In a thoughtful article published in 2004 in the Connecticut Law Review, entitled "Connecticut Unauthorized Practice Laws and Some Options for Their Reform," Yale law Professor Quintin Johnstone proposed several options for expanding non-attorney exemptions to unauthorized practice of law rules. Professor Johnstone proposed enabling people who are not lawyers, but who have proper training, to provide certain types of limited legal services to self-represented individuals as a means of "relieving the serious shortage of legal services available to the poor."
Individuals without law degrees are currently eligible to be certified as representatives of Social Security Disability claimants, applicants for immigration relief, and in other administrative law matters. Paralegals in law firms perform a multitude of legal services. Law students participate in school clinics that provide legal services to clinic clients. With appropriate training, such skilled individuals have proven to be capable of providing competent legal services in certain specified legal matters for lower fees than attorneys charge, just as nurse-practitioners have demonstrated that non-physicians can provide basic medical services to patients for less money than physicians charge.??
Recently, the Washington State Supreme Court adopted a rule authorizing non-lawyers to assist in certain civil legal matters, with the goal of making legal help more accessible to the public. Under the new rule, individuals who are trained and licensed by a newly-established Limited License Legal Technician Board will be authorized to provide limited legal assistance, such as obtaining relevant facts; assisting the client in obtaining necessary documents and explaining the relevance of such information; informing the client of applicable procedures, including deadlines; and explaining the anticipated course of the legal proceeding.??
They may also provide services in informing the client of applicable procedures for service of process and filing of legal documents. They can also review documents or exhibits that the client has received from the opposing side, and explain them to the client.??
The court rule further enables technicians to provide the client with self-help materials approved by the Limited Lice Legal Technician Board or prepared by a member of the bar. These materials contain information about relevant legal requirements, case law, venue and jurisdiction.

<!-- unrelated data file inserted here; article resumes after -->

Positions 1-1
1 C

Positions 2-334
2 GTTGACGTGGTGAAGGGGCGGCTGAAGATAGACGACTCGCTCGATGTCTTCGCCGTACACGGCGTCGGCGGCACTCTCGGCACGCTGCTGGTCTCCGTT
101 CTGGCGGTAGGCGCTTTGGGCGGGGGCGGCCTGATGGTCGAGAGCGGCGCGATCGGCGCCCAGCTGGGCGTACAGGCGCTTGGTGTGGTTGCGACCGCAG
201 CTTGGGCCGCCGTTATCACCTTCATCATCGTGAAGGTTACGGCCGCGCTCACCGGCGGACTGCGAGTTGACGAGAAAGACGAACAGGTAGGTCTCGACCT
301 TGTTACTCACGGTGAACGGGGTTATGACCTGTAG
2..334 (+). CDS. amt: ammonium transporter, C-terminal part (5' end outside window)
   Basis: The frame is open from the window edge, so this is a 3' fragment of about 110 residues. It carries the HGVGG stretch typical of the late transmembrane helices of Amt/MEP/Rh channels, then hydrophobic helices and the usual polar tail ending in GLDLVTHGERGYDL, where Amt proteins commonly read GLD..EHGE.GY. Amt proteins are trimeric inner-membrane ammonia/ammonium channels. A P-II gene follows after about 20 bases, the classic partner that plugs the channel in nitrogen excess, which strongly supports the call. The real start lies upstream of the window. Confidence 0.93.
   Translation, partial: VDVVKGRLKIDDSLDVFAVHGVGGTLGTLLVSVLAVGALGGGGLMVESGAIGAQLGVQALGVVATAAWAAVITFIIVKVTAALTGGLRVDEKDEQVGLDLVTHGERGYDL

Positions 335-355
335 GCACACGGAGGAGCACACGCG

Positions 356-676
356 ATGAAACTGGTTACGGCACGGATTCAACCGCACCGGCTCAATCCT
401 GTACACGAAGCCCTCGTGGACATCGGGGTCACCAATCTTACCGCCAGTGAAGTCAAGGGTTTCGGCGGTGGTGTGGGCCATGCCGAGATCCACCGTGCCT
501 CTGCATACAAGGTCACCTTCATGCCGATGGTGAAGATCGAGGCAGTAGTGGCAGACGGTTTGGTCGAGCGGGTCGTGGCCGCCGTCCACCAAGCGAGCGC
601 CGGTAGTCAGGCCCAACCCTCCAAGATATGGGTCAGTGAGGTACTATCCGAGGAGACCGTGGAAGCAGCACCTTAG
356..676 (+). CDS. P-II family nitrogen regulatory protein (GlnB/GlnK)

Finally, such technicians may perform legal research and draft legal letters and documents if the work is reviewed by a member of the bar.????
Under the Washington rule, Licensed Legal Technicians must have formal paralegal training and job experience, pass an exam, and demonstrate an ability to meet financial responsibilities. In addition, they must have a physical street address in Washington State, written retainers describing services and fees, meet CLE requirements, and comply with ethical rules.
The new Washington legal technician rule has elicited interest outside that state, notably in New York and California. The 2012 New York Task Force Report on expanding access to legal services recommended that New York courts implement a pilot program similar to Washington State’s legal technician program. The California State Bar has recommended consideration of a similar limited license program.??
The Connecticut bar and judiciary should study the implementation of the new Washington legal technician rule and monitor that state’s experience. Based on this information, Connecticut should consider whether to establish a licensure program for legal technicians in our state. While such a program would not solve the access to justice problem faced by low- and moderate-income Connecticut residents, it could offer a modest, but significant, initiative for authorizing well-trained and regulated legal technicians to provide discrete, limited legal services to those who are unable to afford full legal representation.•??